My source is from my own personal life experiences. Back in the early 1980's, I learned about some of this while building hardware circuits at Bell Labs. At that time, I also was friends with an old man who work for Battelle, in Columbus, Ohio. It was this man who taught me how to use an oscilloscope to view modulated data on a line.

The computer power supply deliver's DC power, via many individual wires, to the motherboard. Modulation circuits on the motherboard, fed by the operating system, provides a serial link through one or more of those DC power feeds to the power supply. Then inside the power supply itself, repeater circuits convert the modulation into a form that can be carried back out along the AC lines into the grid itself.

The only way to detect this is using an oscilloscope, and the data appears as "line noise".


So.. let me get this straight.. Every power supply company builds these "repeater circuits that convert the modulation" into their power supply knowingly and willingly?

That's kinda far fetched.. Every electronics company on earth would have to be in on the jig.



[edit on 23-6-2010 by JohnPhoenix]



posted on Jun, 23 2010 @ 03:06 AM
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Originally posted by airspoon
reply to post by Gold_Bug
 


Also, you seem to be forgetting those grocery store shopper discount cards. Every time you shop at the grocery store and swipe that card to get the advertised price, all of the information about your purchases and payment method is going into a database somewhere. Whether or not the government has access to this data, I have no idea but I don't see why they wouldn't.

--airspoon



At the grocery store you are "in a public place". You are captured by surveillance video, and god knows what else. Everything you do, including everything you purchase, can safely be assumed to be recorded by the TIA database.

Real life experience: My home in the country uses well water. One day a few years ago, the water coming out of the faucet smelled like rotten eggs. This means that bacteria had found its way down into the well. The fix, involved "shocking" the well. This means that you need to pour a solution of bleach and water down the well hole & flush it through the system to kill the invading bacteria.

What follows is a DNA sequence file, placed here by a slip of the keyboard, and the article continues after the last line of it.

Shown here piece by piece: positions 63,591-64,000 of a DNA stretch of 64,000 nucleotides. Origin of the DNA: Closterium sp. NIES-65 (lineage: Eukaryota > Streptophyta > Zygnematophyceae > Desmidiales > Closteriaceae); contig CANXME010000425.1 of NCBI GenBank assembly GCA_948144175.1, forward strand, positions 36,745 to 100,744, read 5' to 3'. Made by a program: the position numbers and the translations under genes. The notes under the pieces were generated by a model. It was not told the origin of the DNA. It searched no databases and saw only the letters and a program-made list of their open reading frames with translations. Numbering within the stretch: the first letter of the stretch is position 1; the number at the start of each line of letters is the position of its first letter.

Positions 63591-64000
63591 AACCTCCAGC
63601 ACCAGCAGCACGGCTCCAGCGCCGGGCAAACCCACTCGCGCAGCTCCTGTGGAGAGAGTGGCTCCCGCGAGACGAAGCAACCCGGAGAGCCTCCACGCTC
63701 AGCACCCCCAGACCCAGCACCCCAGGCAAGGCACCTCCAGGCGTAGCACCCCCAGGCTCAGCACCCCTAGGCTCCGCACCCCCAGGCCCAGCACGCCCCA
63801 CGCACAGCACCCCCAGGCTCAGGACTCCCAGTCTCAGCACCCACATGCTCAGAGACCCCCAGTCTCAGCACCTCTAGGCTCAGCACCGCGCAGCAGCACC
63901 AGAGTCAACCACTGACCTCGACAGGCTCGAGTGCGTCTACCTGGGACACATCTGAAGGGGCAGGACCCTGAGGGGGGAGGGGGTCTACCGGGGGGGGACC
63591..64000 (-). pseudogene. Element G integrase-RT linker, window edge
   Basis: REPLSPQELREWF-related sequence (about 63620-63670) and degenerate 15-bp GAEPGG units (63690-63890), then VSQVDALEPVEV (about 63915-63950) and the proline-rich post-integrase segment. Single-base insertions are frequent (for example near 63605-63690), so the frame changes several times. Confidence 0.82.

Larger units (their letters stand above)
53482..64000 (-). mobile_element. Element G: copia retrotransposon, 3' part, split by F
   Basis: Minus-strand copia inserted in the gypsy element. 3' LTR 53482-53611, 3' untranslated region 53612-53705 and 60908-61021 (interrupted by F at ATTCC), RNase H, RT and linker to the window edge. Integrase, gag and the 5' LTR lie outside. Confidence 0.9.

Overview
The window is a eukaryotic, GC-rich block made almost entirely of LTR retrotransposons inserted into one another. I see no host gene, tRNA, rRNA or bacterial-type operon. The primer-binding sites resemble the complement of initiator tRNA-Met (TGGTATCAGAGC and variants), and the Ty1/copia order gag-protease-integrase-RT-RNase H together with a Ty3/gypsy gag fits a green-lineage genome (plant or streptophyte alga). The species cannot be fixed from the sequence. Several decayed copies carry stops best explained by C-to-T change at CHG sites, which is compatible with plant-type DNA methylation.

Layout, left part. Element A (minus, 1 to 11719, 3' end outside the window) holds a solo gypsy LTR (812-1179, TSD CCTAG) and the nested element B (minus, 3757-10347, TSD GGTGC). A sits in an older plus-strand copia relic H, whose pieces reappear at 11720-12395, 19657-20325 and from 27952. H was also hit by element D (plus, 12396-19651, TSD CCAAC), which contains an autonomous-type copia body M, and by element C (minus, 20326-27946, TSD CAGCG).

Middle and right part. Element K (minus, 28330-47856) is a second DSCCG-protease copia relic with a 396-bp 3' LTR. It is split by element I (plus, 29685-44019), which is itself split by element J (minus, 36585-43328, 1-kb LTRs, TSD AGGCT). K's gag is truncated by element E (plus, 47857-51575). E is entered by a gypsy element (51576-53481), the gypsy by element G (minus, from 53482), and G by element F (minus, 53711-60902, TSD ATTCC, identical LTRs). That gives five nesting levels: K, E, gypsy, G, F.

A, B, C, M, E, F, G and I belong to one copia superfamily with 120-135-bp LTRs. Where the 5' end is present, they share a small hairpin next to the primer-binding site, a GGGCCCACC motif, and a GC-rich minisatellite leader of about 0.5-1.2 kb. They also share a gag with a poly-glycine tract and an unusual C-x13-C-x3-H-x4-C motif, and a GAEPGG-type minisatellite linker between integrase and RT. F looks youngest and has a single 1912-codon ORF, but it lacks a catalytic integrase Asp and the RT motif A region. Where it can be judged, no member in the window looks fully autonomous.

THEREFORE, I drove down to the local grocery store one Saturday morning and purchased just 2 bottles of bleach and nothing else. I used my store card to get the discount, then drove home. Less than 30 minutes later, while standing out in the yard next to the well the following events took place:

A black helicopter flew overhead and circled, while a strange man (presumed to be an undercover peace officer) drove in my driveway and started asking me weird questions. When it became obvious to them, why I had purchased the bleach, the man and the black helicopter left.

This single event told me that the grocery stores computer system is HOT-WIRED into the TIA and my purchase tripped a BIG RED FLAG that was followed up on by law enforcement.

Given my very outward views and blogging, I'm sure that I'm high on the govt's watch list.



posted on Jun, 23 2010 @ 03:41 AM
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Originally posted by JohnPhoenix

That's kinda far fetched.. Every electronics company on earth would have to be in on the jig.


There are tens of thousand of electronics companies on earth. How many of them do you honestly think participated in the circuit board and embedded software driver designs?

IMO, it would only take a handful of key "in the know" people, who are under government non-disclosure agreements to implement this technology with no one else the wiser.